The Funniest, Dirtiest, Most Heartbreaking Story You’ll Ever Read in the New York Times
For the first 20 years of my life, there were no gay people. The two men who lived together down the street from my childhood home were “bachelors.” There wasn’t any Ellen Degeneres or Will and Grace. I was in college before I ever met a gay person —I think— and it took me a long time to wrap my head around the idea. It wasn’t that homosexuality was there but wasn’t talked about. It was that it didn’t exist.
Among the recent spate of articles about Constance McMillan, the lesbian in Texas whose school cancelled her prom rather than allow her to attend with her date, was some information that showed how much attitudes toward human sexuality have changed in recent years. One expert weighing in noted that nowadays, young men and women don’t “come out” as gay men or lesbians; they carve out their own places on the continuum of sexual behavior. They may be mostly gay, or a little gay, or very gay; the point was that they decide. Human sexuality is a lot more complicated than I ever thought it was. [SIGNUP]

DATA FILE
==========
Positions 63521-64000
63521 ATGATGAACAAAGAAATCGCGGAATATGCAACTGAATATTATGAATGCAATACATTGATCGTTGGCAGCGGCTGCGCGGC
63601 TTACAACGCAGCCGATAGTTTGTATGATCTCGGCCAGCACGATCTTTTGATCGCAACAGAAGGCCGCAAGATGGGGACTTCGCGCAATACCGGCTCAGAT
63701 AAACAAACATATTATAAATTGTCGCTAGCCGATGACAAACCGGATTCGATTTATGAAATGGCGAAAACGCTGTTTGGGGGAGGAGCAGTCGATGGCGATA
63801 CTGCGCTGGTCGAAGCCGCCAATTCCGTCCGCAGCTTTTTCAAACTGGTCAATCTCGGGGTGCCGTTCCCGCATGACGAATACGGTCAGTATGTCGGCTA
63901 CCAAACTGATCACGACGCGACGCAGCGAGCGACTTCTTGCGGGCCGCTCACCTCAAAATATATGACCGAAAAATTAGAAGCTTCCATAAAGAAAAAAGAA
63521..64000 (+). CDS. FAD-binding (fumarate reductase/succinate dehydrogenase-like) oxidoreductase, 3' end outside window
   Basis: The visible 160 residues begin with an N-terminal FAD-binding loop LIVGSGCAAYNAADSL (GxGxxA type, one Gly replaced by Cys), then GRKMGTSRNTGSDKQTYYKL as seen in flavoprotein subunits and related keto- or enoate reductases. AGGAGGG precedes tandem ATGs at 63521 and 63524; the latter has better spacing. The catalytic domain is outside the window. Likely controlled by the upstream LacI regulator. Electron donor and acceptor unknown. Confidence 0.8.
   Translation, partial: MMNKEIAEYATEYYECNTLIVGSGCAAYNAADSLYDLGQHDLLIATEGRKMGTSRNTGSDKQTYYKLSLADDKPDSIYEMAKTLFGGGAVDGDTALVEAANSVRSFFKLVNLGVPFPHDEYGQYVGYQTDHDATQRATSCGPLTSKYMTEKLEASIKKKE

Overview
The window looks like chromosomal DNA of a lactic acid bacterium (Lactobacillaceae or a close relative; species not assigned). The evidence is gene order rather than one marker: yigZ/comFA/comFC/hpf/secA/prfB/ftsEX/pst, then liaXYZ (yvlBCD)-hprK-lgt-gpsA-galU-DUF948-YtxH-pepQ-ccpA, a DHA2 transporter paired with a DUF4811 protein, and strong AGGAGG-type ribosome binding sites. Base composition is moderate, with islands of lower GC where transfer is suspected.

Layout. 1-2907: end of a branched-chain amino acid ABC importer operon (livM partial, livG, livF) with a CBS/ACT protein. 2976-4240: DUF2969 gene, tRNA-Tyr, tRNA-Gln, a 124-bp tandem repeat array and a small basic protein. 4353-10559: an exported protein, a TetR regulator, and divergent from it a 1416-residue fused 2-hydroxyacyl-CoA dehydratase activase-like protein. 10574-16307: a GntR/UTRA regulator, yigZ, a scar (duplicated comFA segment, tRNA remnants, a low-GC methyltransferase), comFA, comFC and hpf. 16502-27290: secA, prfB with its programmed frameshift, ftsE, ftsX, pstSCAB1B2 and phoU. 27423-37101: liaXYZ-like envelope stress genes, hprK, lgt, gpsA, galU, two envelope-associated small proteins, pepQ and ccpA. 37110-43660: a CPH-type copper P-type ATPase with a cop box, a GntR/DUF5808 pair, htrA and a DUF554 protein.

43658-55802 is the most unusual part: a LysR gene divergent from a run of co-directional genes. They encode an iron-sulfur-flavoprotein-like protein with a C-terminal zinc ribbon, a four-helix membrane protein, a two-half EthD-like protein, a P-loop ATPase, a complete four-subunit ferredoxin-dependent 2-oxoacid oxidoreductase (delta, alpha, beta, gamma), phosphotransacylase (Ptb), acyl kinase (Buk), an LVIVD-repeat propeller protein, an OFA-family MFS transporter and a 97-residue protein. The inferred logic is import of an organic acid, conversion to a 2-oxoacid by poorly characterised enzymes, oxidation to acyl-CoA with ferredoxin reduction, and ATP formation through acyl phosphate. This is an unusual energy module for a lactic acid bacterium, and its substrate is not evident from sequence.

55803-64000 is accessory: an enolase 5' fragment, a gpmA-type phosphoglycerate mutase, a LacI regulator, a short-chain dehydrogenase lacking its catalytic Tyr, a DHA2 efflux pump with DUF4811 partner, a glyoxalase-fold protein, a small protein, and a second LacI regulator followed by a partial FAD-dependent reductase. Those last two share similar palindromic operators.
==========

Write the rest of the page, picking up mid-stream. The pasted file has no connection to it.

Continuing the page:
And a huge, wonderful, awful, thought-provoking piece by Jon Mooallem in the New York Times, called Can Animals Be Gay?, shows that animal sexuality is, too. It’s full of wild information about lesbian albatrosses and gay dolphins and a third gender, neither male nor female, in Samoan culture, and it challenges every presumption I ever had about why animals do what they do. It also includes such priceless passages as this:
And a bighorn-sheep biologist confessed in his memoir, “I still cringe at the memory of seeing old D-ram mount S-ram repeatedly.” To think, he wrote, “of those magnificent beasts as ‘queers’ — Oh, God!”
It’ll make you laugh. It’ll make you cry. It’s wonderful. It’s really long. But you have the whole weekend to read it.